We have created a folk theory about trust that is mistaken. I hear from leaders: "If I did that, not one here would ever trust me again!" Or, from followers, "I don't think I can ever trust him or this place ever again!" This allows a spirit of distrust to become the common corporate standard, and a long downhill slide.
Thanks for this other side of the perspective, Theresa, because bad things do happen in good organizations, and bad things happen among good people, and—bad things happen with bad people who seem good. Issues can develop that cause bad things to arise in even the best of situations... But I want to turn that around and talk about good that can come out of ugly terminations. Maybe the following will make sense.
We have created a folk theory about trust that is mistaken. It is always said, "Once trust is broken, it is hard to regain." This is indeed true. But, over time, this has morphed into, "Once trust is broken, it does not come back." Do you see that? I see it when victims of trauma are so encouraged to not trust that they lose the ability to trust. While this could be argued to be a reasonable stance in some very toxic situations, I don't see it as being reasonable in the warp and woof of everyday organizational relationships between leaders and followers. In fact, it is deadly.
I hear from leaders: "If I did that, not one here would ever trust me again!" Or, from followers, "I don't think I can ever trust him or this place ever again!" This allows a spirit of distrust to become the common corporate standard, and a long downhill slide.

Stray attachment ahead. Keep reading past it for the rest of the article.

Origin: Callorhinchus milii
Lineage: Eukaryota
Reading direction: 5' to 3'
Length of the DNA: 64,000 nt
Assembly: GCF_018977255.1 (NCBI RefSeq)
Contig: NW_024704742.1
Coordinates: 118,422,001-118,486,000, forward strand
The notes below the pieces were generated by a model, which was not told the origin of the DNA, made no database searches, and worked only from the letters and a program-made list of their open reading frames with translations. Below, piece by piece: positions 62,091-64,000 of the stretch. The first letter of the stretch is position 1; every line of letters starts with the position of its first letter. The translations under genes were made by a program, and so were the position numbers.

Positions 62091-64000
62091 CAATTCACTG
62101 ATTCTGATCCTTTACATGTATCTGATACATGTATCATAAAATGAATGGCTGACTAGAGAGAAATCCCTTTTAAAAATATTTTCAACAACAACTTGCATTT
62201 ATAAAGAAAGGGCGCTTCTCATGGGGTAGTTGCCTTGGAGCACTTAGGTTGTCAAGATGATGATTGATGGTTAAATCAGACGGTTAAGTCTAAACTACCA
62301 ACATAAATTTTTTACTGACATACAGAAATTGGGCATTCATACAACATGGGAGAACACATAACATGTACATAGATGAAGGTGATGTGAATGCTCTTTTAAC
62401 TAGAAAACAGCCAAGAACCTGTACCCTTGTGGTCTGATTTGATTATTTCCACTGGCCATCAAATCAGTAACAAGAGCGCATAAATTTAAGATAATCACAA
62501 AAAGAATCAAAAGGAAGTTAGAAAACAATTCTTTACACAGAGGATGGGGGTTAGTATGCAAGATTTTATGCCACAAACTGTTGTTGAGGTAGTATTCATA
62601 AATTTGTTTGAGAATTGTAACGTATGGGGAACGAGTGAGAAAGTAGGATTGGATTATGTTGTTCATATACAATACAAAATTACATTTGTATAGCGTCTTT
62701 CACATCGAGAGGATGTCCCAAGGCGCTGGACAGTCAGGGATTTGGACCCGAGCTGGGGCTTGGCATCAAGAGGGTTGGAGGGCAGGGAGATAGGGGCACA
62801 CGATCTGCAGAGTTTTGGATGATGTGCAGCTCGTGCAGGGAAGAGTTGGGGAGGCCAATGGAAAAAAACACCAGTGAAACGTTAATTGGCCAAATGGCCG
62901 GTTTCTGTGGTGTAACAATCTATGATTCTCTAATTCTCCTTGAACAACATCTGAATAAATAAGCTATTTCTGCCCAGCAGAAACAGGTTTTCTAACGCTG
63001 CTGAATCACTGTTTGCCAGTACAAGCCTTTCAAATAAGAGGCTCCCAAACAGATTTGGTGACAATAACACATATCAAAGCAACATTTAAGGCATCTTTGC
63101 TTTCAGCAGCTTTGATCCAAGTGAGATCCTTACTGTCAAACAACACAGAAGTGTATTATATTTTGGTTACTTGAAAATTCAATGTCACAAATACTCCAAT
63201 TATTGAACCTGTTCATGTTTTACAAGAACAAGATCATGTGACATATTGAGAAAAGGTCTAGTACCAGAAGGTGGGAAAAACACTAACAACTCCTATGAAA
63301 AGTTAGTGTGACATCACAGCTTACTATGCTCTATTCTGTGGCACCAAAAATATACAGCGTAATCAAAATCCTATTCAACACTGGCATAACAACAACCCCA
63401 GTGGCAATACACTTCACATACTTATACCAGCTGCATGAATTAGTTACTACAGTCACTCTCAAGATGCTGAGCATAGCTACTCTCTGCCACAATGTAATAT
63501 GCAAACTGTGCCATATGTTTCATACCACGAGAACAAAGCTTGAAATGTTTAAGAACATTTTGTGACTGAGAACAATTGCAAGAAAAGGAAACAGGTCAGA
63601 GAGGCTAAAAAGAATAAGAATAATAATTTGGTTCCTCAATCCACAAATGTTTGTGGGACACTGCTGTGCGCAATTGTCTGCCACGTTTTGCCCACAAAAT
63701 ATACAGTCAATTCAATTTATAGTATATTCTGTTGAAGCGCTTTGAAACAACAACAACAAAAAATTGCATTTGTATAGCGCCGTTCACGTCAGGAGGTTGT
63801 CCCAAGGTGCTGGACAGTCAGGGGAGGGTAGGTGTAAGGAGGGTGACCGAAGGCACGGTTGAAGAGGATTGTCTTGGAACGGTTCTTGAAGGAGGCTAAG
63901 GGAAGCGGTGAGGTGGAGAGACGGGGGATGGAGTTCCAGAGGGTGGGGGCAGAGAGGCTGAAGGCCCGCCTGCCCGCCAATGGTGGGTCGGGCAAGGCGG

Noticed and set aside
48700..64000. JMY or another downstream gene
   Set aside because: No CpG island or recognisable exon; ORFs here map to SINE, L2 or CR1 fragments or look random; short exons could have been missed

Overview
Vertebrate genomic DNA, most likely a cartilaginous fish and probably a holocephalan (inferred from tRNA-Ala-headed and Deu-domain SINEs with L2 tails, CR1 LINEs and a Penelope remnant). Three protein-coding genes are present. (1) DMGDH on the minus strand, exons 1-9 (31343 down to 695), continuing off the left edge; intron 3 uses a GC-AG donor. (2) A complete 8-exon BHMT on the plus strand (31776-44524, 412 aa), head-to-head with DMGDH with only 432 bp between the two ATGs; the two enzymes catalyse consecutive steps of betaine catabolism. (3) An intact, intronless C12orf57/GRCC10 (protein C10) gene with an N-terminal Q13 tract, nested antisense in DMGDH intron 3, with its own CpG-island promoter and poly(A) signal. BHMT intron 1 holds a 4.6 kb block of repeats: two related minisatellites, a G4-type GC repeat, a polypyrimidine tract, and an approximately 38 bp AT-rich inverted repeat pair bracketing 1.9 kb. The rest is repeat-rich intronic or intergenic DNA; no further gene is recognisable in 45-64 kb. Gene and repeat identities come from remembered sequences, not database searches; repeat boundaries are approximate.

How does a leader combat this? Well, first he or she needs to have a track record of trust to fall back on. Sometimes, it is enough to have a history of trust and ethical behavior. Staff will look at the ugly termination, look at your behavior with them, and decide to give you the benefit of the doubt, without ever discussing it.
Other staff may approach you about themselves or others having problems. You could insist, "Tell those who have issues to come to talk with me." That usually doesn't work. I treat these people as gateway people. I ask them to tell me what their issues are, and what issues are out there, without saying who the other people are.
When people are wondering about a termination, we try and talk through the general issues that brought up the termination (without being very specific about the person who left). I tell them I would expect that they would share our talk with others, and encourage them to come back to me with other questions. Usually, that breaks some of the others loose to talk with me. I try and revisit people in a week or two, to see how things are going, and if they have any other questions. I also ask them to give me input on what they think I need to do to help the climate. And then I try and do that.
Then there is the group that doesn't trust me, and probably never did trust me or the organization, and that is where they may stay. Over the last 15 years, we have found that some of them change over time. And some of them leave.
In other words, I try to keep doing what I have been doing, change where I think folks have a good point, and encourage the kind of climate that facilitates open relationships. And pray.
Featured Image: "Alpinist - Silhouette at dawn" by Freerange Stock.
Disclaimer: not official legal or psychological advice or opinion
- When The Pre-Employment Interview Process Enters “Forbidden Territory," Part 4
- What your Mission Needs to Know about Internal Investigations, Part 3: Wrapping up the Investigation
- Does My Organization Need an Employee Handbook? Part 1 of a Series on Employee Handbooks
- When The Pre-Employment Interview Process Enters “Forbidden Territory," Part 3
- A Safer Playground